MLR IT lessons of 2020

IT lessons of 2020

IT lessons of 2020

2020 introduced massive changes to many sectors – and IT was no exception. Worldwide, IT managers and directors have scrambled to facilitate large-scale shifts to home working, to respond to a raft of new security threats seeking to capitalise on fear and uncertainty, and to keep their organisations agile and responsive amid hugely challenging business conditions.

What, then, are some of the main IT lessons learned in 2020 which should be carried into the months and years ahead?

 

MLR IT lessons of 2020

Lesson 1 – Expect the unexpected

It’s a hackneyed phrase, but it still serves a useful reminder of the fact that nothing is certain in business (or life). 2020 was about the starkest reminder many of us can remember that organisations operating on the basis that tomorrow will be like yesterday are playing a foolish game.

Furthermore, in an increasingly globalised, digitally-driven and interconnected world, dynamism and rapid change is the new normal. Whilst we have hopefully seen the last global pandemic for a while, we certainly haven’t seen the last of organisations being forced to adapt quickly to major changes in government policy, economic outlook, international affairs and working practices.

In terms of IT management, this means that an ability to deliver agility and flexibility is absolutely key. It is impossible to prepare for every eventuality – but it is possible to create IT infrastructures which are well-placed for rapid change. Provisioning new applications, enabling new working patterns and installing new security tools or software are things which any IT department should be able to do seamlessly.

Lesson 2 – Understand the difference between reactivity and proactivity

Countless IT departments were forced to roll out new solutions on the fly in 2020, whether to support a sudden shift to home working or to respond to new security threats. As outlined above, it is impossible to anticipate every eventuality, and so a certain amount of reactive, short-term solutionising will always happen. Indeed, being able to react quickly and intelligently is an increasingly important IT skill.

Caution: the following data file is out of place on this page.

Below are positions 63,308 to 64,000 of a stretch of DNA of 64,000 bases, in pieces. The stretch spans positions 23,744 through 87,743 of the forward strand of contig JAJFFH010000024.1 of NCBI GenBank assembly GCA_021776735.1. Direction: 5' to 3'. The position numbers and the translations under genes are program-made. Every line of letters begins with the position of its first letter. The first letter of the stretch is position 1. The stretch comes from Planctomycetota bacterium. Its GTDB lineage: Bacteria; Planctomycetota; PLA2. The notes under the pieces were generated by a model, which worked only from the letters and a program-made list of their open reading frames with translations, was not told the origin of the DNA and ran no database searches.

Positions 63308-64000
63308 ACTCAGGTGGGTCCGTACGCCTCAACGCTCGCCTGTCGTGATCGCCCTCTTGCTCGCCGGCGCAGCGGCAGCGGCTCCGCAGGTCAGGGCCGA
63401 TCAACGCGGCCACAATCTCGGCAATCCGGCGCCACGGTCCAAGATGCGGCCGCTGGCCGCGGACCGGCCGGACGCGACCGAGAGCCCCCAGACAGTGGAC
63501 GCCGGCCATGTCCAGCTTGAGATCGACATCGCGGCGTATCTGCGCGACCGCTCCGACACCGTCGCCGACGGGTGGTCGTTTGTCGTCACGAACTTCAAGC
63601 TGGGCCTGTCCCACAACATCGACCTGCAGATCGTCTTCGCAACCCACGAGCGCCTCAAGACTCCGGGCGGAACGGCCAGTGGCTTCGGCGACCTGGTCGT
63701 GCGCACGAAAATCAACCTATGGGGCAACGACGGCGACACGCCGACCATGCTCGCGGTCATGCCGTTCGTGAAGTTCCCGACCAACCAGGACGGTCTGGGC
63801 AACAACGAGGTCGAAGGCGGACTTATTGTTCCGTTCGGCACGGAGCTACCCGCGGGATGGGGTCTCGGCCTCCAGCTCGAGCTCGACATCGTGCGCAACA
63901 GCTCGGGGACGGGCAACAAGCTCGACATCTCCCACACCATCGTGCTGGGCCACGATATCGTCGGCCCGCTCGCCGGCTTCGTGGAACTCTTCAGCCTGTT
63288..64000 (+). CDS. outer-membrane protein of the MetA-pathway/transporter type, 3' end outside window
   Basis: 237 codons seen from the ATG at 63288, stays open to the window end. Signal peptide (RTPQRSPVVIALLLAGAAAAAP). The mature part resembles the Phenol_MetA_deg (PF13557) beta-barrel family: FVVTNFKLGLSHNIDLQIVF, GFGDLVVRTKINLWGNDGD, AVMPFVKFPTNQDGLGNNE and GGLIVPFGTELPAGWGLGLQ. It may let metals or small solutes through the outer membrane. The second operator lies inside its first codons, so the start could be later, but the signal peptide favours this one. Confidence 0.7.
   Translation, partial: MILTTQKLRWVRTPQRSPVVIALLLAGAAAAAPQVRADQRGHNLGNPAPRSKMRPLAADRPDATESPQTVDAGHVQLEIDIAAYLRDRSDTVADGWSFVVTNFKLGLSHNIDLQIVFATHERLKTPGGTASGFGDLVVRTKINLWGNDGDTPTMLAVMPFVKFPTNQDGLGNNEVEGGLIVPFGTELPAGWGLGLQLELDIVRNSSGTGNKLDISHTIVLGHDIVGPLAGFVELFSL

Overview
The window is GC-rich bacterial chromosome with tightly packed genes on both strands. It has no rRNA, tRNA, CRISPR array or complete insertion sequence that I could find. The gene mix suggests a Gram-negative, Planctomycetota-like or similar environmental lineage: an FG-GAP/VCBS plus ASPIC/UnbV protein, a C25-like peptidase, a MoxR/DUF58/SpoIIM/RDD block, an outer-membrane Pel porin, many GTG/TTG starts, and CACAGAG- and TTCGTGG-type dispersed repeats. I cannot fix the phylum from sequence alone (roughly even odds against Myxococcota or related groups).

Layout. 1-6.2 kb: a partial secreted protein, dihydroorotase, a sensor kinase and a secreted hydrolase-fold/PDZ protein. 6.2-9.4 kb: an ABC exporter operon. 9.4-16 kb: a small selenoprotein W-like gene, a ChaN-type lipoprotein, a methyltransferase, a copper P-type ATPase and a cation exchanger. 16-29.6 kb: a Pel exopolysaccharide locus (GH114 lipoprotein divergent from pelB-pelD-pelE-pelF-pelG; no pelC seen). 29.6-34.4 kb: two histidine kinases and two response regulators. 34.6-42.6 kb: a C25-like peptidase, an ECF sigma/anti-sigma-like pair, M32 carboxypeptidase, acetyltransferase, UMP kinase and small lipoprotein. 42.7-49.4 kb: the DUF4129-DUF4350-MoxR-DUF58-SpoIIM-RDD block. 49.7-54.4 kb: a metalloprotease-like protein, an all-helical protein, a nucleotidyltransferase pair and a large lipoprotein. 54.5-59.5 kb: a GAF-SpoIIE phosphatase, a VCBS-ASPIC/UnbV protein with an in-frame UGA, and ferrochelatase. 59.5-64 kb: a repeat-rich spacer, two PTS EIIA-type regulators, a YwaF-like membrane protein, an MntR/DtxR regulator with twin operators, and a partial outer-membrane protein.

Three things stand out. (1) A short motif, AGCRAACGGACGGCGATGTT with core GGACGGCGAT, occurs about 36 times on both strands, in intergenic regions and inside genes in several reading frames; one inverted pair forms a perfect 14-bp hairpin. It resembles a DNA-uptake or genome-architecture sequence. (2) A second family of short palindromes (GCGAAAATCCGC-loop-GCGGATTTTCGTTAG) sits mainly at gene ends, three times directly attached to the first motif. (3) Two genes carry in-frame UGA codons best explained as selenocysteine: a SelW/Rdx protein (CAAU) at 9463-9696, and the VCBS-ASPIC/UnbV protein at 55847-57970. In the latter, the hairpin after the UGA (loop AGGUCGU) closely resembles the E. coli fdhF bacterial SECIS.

However, once immediate needs have been met, it is important to take a step back and identify where short-term solutions need upgrading or replacing, and where unexpected events have highlighted holes in business resilience. Perhaps 2020 offered a reminder that your organisation needs a new disaster recovery plan, or that it had failed to upgrade its hardware in far too long. A combination of superfast reactive and thoughtful proactivity is essential for robust IT functions.

Lesson 3 – Staff are your biggest security risk

It’s a longstanding truth of IT security that human error and carelessness account for an extraordinary proportion of breaches – but 2020 threw this into particularly sharp relief. A wealth of new security threats proliferated, targeting individuals with misinformation and capitalising on their fear and desire for updates.

IT departments can mitigate a great deal of security risk simply by educating and training their staff properly on the nature of major security threats – including quite how simple and banal they can seem.

Additional simple but effective security measures include requiring multi-factor authentication for all users, ensuring all patches are kept up-to-date and, of course, implementing high-quality firewalls, antivirus software and advanced threat prevention.

Lesson 4 – Facilitate collaboration

Precisely how office working will resume over the coming months is anyone’s guess. Some are claiming they will never be office-based again, whilst others are clamouring to get out of the house. However, it is certainly clear that videoconferencing and remote collaboration tools have enjoyed their year in the sun in 2020 – and that smart organisations should expect those tools to be a vital part of the arsenal for years to come.

Facilitating remote collaboration doesn’t mean that your organisation is becoming a hotbed of home workers only – it simply means that you are placing flexibility and agility first and foremost. This will grant a competitive edge both in terms of productivity – virtual meetings can happen immediately, after all – and in terms of attracting the best staff, who seem likely to want to retain some of the flexibility they may have enjoyed over the past year.

The effects of 2020 will be long reaching in the IT industry, but some thoughtfulness about the lessons learned will enable innovation in the months and years ahead.